Modified coatings for cutting tools have been employed for a long time. Many studies have been devoted to investigation of their properties and their influence on the cutting process.

A detailed review of trends and achievements in the field of research of wear-resistant coatings is given in Bouzakis et al. [10]. Additionally, a survey of coating research methods is presented by Tkadletz et al. [11]. Different mechanical properties of such coatings as (Ti,Cr,Al,Si)N [12]; (Al,Cr,Ta,Ti,Zr)N [13]; (Al,Si,Ti)N [14]; Ti-TiN-(Ti,Cr,Al)N [15,16]; Zr-(Zr,Cr)N-CrN, Ti-TiN-(Ti,Cr,Al)N [17]; Ti-(Al,Cr)N-(Ti,Al)N, Ti-(Al,Cr)N-(Ti,Cr,Al)N, Zr-(Al,Cr)N-(Zr,Cr,Al)N [18]; Zr-ZrN-(Zr,Nb,Cr,Al)N [19]; (Ti,Cr,Al)CN-(Ti,Al)N [20]; (Ti,A,lCr,Si,Y)N-(Ti,Al,Cr)N [21]; and (Al,Cr,Ta,Ti,Zr)N [22] also were the focus of studies.

As a rule, with all the abundance of coating compositions, sometimes including six or more elements, coatings with simpler compositions are more widely used. That fact can be explained by certain difficulties in deposition of complex coatings, including the difficulty in providing the stability of composition of such coatings. Furthermore, more complicated coating compositions do not always result in a significant increase in their performance properties.

The purpose of this study was to investigate the effect of the composition and architecture of nano-structured multilayer composite coatings on the tool life of carbide turning tools in longitudinal turning of AISI 321 and S31600 steels.

Table 2

Chemical composition of steel S31600.

3 Materials and methods

For generation of coatings, a vacuum-arc unit VIT-2 was used. A special process filtered cathodic vacuum-arc deposition [2325] was used.

Table 3 presents the parameters of the process of deposition of coatings.

Based on the available experience of application of wear-resistant coatings for machining of stainless steel, the following coatings were selected:

  • TiN (thickness 4 µm);

  • Ti-TiN-(Ti,Al)N (thickness 5 µm);

  • (Zr,Nb)N-(Cr,Zr,Nb,Al)N (thickness 5 µm);

  • (Zr,Nb)N-(Zr,Al,Nb)N (thickness 5 µm).

Coating TiN is assumed as a “reference” coating. Coating Ti-TiN-(Ti,Al)N with a nano-structured wear-resistant layer is widely used, and it shows good results in improving the cutting properties of a tool.

Coating (Zr,Nb)N-(Zr,Al,Nb)N has a nano-structured wear-resistant layer. The addition of aluminum (about 8 at.%) makes it possible to increase hardness and wear resistance to some extent, while the addition of niobium (about 5 at.%) increases the impact toughness and heat resistance.

Coating (Zr,Nb)N-(Cr,Zr,Nb,Al)N has a balanced combination of high hardness and sufficient impact toughness/crack resistance. The addition of a significant fraction of zirconium (about 35 at.%) reduces the risk of diffusion destruction of chromium-containing coating during machining of chromium-containing alloy. As with the previous coating, the addition of aluminum and niobium increases the hardness and wear resistance, respectively, while providing greater impact toughness and heat resistance. Based on the previous studies [1025], coating thicknesses of 4–5 µm were assumed as optimal for turning of steels.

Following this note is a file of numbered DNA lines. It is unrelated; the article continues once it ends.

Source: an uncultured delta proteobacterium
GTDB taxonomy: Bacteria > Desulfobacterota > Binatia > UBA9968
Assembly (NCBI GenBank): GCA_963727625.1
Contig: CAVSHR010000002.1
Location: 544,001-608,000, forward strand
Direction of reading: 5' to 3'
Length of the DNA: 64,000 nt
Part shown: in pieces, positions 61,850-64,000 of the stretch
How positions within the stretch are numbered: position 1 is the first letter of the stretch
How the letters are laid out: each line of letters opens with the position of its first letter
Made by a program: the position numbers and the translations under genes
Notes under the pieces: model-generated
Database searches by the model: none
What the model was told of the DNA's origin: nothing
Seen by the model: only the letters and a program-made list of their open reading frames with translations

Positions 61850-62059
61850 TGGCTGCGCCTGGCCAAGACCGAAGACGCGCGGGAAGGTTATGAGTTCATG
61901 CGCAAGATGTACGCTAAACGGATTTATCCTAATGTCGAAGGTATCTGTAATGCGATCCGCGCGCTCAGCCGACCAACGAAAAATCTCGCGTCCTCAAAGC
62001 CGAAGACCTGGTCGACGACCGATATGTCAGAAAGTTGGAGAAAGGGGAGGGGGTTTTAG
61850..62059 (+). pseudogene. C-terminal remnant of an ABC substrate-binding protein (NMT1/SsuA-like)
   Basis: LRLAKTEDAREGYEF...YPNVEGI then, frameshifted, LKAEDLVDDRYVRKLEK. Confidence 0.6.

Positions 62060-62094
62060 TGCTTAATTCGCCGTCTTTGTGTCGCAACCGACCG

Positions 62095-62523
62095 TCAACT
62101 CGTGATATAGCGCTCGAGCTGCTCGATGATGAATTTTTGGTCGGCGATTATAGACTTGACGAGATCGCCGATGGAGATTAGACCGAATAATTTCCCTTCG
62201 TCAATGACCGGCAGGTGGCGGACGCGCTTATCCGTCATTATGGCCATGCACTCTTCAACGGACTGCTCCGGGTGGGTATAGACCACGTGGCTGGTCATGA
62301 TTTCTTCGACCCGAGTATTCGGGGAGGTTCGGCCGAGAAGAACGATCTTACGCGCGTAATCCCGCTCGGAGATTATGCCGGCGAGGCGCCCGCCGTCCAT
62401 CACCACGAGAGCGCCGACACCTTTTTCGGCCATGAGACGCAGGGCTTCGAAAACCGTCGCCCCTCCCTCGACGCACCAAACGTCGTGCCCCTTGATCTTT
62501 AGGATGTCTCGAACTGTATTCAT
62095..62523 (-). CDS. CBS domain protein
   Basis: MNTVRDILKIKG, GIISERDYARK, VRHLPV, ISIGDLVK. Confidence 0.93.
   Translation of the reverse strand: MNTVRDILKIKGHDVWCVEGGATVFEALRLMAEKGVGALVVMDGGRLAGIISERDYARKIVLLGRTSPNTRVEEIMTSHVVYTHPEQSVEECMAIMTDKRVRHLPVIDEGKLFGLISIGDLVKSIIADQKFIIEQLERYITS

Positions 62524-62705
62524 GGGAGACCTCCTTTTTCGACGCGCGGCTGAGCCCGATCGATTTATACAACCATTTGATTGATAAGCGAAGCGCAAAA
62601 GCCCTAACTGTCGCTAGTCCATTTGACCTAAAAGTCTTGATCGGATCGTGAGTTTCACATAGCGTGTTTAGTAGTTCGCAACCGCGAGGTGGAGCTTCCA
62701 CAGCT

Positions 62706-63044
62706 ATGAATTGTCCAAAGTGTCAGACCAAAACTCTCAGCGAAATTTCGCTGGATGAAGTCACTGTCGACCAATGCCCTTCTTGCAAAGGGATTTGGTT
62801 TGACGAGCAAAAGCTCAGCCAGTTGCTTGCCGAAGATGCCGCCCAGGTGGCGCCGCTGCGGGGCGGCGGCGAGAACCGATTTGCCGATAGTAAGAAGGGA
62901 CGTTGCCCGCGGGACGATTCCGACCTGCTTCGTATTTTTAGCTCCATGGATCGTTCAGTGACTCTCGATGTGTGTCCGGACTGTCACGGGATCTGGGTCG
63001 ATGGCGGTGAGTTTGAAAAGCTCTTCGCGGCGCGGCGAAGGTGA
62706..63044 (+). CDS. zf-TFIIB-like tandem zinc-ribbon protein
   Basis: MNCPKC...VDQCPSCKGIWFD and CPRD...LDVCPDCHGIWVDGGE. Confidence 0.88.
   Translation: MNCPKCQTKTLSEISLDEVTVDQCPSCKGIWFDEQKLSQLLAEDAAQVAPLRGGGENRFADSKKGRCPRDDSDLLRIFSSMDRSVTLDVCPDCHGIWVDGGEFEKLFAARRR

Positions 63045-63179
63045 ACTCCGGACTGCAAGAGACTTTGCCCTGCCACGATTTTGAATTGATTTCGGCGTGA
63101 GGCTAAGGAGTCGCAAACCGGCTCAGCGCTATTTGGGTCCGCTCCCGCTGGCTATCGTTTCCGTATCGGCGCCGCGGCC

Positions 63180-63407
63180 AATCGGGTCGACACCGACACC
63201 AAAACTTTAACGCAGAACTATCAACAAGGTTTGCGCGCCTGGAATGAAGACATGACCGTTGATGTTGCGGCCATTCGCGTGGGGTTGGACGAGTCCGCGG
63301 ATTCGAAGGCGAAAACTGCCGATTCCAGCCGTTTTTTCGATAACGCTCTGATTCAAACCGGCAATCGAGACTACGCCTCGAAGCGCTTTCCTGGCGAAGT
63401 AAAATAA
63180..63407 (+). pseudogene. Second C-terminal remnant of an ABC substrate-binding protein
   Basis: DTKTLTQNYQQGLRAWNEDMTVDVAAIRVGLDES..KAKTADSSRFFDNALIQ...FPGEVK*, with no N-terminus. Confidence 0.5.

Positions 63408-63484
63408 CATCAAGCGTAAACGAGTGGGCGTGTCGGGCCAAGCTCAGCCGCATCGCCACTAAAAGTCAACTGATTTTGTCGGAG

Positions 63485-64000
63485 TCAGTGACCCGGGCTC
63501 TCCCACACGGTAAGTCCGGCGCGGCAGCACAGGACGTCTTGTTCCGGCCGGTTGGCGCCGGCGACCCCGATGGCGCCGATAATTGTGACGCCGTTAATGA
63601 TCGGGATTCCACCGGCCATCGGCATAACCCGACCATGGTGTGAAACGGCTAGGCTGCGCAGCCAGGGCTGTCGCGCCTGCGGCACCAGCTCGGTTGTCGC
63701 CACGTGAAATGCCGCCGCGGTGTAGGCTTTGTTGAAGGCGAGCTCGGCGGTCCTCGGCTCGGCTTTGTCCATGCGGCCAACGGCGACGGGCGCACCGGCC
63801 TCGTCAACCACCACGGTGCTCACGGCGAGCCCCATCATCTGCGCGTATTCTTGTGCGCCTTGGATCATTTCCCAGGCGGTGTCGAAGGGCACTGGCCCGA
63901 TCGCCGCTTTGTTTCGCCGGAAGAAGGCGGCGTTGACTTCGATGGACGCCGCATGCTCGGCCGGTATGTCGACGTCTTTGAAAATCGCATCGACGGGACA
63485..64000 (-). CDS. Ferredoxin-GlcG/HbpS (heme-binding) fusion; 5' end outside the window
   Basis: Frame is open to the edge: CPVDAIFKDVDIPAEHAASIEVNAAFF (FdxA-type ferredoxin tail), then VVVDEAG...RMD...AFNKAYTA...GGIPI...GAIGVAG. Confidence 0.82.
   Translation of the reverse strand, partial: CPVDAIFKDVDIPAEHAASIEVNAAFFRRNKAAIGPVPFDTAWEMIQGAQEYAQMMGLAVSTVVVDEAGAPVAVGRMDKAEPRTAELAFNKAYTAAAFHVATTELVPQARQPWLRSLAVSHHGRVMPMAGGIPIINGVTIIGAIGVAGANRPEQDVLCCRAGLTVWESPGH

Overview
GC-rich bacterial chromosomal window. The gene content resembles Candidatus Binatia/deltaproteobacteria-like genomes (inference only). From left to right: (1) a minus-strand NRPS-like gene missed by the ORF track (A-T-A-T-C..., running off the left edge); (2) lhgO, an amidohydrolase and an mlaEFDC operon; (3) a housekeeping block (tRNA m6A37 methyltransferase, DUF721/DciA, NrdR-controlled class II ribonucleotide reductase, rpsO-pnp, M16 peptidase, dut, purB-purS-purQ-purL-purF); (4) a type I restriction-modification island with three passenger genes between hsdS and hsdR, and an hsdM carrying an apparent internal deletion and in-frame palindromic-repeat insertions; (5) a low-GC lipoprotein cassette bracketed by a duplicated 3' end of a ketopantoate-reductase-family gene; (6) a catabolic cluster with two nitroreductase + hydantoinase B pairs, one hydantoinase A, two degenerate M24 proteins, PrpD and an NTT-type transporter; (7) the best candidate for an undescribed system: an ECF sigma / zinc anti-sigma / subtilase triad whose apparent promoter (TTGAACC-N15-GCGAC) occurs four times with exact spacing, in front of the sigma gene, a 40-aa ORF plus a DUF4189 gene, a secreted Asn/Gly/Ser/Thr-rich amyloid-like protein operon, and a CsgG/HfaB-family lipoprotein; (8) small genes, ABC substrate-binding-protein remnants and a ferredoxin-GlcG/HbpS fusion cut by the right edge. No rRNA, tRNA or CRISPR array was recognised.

For microstructural studies, an FEI Quanta 600 field emission gun scanning electron microscope was used.

The adhesion tests were conducted on a Nanovea scratch-tester. The tests were performed with a load linearly increasing from 0.05 N to the final load (40 N).

The hardness of coatings was determined by measuring the indentation at low loads according to the method of Oliver and Pharr [26].

The cutting tests were conducted on a CU 500 MRD lathe in longitudinal turning of steel AISI 321 and S31600. For the study, the cutters featured mechanical fastening of carbide inserts (WC + 12% TiC + 5% Co; Kirovgrad Carbide Plant–KZTS) with square shape (SNUN ISO 1832:2012). The following geometry of the cutting part was used: γ = −6°; α = 6°; K = 45°; λ = 0; R = 0.4 mm. The tests were conducted in longitudinal steel at cutting speeds vc = 85 m/min and 120 m/min (during machining of S31600) and vc = 100 m/min and 150 m/min (during machining AISI 321); f = 0.11 mm/rev; ap = 0.5 mm.

Flank wear land (VBc) was measured with an optical microscope MBS-10. A value of VBc = 0.3 mm was using as failure criteria.

Table 3

Parameters of stages of the technological process of deposition of coatings.

4 Results and discussion

4.1 Study of coating microstructure, chemical composition, and mechanical properties

Examination of the coatings showed that all the coatings under study (except for coating Ti-TiN) have nano-layer structures with an average thickness of their nano-layers of 66–97 nm. The microstructures of coatings on transversal cross section are presented in Figures 14.

The basic properties of the coatings under study are presented in Table 4.

thumbnail Fig. 1

The microstructure of coating Ti-TiN on transversal cross-section; average coating thickness: 4.0 µm.

thumbnail Fig. 2

The microstructure and distribution of elements of coating Ti-TiN-(Ti,Al)N on transversal cross section; elemental composition: Ti (75 at.%) + Al (25 at.%); average coating thickness: 5.0 µm (0.1 + 1.3 + 3.6) µm (48 sublayers, with average sublayer thickness of 66 nm).